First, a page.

February 16, 2015

Nine Ways to Help Someone Whose Child Has Been Diagnosed with Autism

Posted in AMT's Faves, My Take on Autism tagged , , at 5:32 pm by autismmommytherapist

XMAS 2014 014

A little over ten years ago our eldest son was diagnosed with moderate to severe autism, and my world (and my husband’s) changed irrevocably. We were what I like to call “mature parents” when we had Justin, convinced we were ahead of the curve because we’d watched so many of our friends parent before us.

We were so wrong.

Autism completely through us for a loop, and even though we’d had suspicions that something was different about ours son’s neurology for almost a year prior to his diagnosis, it still hit us hard. We wondered if he’d ever talk (he’s started to.) We wondered if we’d ever sleep again (he does and we do!) We wondered if we could afford this (that’s still a work in progress.) In our few frivolous moments we wondered if we’d ever have a social life again.

We do. Sort of.

When I look a decade back I realize that my husband Jeff and I did a lot of things right, but the one thing we got completely wrong was acting like we were handling everything while initially we were completely falling apart.

Autism thankfully is not life-ending, but at least for us it was “way-of-life” ending. Our world completely changed from playdates to therapy, from trips to Starbucks to doctor appointments. We needed help.

And we didn’t really ask for it.

I recently had a friend ask me what she could do for a friend whose son was recently diagnosed, and so I told her the things I wished I’d asked a decade ago. I hope these suggestions are helpful for anyone wanting to come to the aid of a family member or friend whose child just received an ASD diagnosis.

1) Ask your friend what she needs. Even if she says “nothing,” keep asking. She may be so overwhelmed she might need some time to figure out what you can actually do for her.

2) If you think you can handle it, offer to babysit. Your friend will still need to get a mammogram even though her child has autism. Offer to cover for her.

3) One of the toughest things I had to accept about autism at least in the early days was that everything I thought we’d do for fun was work. Offer to go to the park or some other outing just to act as a pair of extra hands. It’s a relief to know someone else is there to help.

4) Just listen to your friend, don’t give advice. You know even less than she does about autism. Let her vent.

5) This is a big one- offer to go to appointments with her and act as her scribe. Many times there’s months of waiting for an appointment with a developmental pediatrician or other autism professional, and parents want to make the most of these visits. This is hard to do if they are chasing down their child. Ask if you can go with her and either help out with the child or take notes for her.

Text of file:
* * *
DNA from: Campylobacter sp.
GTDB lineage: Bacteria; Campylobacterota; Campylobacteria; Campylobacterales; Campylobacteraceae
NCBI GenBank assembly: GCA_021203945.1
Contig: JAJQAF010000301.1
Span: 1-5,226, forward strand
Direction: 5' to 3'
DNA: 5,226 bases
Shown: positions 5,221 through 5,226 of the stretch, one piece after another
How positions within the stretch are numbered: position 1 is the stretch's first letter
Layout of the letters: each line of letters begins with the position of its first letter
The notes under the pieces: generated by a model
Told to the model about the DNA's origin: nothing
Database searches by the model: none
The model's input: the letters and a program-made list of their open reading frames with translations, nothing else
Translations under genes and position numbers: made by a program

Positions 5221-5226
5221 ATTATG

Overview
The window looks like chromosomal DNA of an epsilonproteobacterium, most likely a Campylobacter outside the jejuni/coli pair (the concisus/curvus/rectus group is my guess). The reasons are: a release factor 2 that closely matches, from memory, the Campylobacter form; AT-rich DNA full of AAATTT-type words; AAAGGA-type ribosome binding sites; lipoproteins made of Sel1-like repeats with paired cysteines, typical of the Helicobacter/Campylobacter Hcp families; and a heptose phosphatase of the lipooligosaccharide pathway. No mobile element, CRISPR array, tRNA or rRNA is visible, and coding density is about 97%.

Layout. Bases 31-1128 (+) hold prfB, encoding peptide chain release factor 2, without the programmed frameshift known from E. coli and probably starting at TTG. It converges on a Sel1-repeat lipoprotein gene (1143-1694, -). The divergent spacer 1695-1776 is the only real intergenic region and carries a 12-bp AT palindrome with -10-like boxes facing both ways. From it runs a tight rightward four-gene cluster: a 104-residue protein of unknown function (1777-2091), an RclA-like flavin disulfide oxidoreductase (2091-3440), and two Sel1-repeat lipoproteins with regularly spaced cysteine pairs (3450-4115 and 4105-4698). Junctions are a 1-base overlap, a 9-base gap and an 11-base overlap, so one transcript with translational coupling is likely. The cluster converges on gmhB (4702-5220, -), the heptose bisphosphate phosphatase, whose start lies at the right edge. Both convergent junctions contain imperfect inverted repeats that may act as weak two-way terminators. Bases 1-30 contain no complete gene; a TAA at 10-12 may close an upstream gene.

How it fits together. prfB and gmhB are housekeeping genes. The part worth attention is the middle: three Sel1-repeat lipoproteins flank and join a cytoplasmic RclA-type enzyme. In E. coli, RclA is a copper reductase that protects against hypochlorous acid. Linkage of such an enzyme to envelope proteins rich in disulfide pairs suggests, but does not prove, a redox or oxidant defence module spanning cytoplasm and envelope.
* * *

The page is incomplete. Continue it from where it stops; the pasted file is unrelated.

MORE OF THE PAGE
6) The days after a diagnosis can seem very bleak for some families. Ask if she’d prefer you tell mutual friends for her. It’s one less thing for her to do or worry about.

7) If you’re a family member or friend who can help out financially, offer to do so, then offer again. Autism can be really, really expensive. Every little bit helps.

8) This may be the most important one- take your friend out for dinner, or a movie, or treat her to a massage, anything that gets her out of the house. She’ll need a break (well, many.)

9) Last but not least, I said it in number one- keep offering help, keep offering help, keep offering help.

Follow me on Facebook at Autism Mommy-Therapist


  1. This is a wonderful list of suggestions to help out. I’d even say they can apply to most any situation where someone faces a personal upheaval or crisis. Thanks.

  2. Ann Kilter said,

    One of the best things one of my friends did for me was to invite me to be part of a groupvthat met once a month for quilting, and one weekend a year for a quilt retreat. Once a month or so, I met with 6-10 adult women and we didn’t talk about autism all the time. It was a respite o f sorts. A friend could offer to babysit so she could go. Or go with her. The path of least resistance is tob give up everything fun for you in the midst of chaos and exhaustion. I’ve been meeting with thesr lafies for 19 years…because someone invited me. And I will tell you, I’m not muvh of a quilter.

  3. Joyce F said,

    As a mom of two boys with autism, this list couldn’t have been more precise. I had a lot of ‘aha’, ‘exactly’ and ‘YES’ moments as I read through the list. You’ve nailed it right on. There are so many times when ‘no’ seems like the more polite response that is uttered but in reality, I’m drowning in all that’s going on around me. So thank you for sharing 🙂 This will be a GREAT list to forward on to friends & family!

  4. I have to admit, I had a knee-jerk reaction of, “Here we go again,” and wondered if I would even relate to this or if it would be cliched…However, in reading it, I found you had some amazing and truly useful suggestions. Like you, we are further along with our kids – but I still find many of these useful – especially with not being able to leave my teen home alone…
    Thanks for this, AMT,

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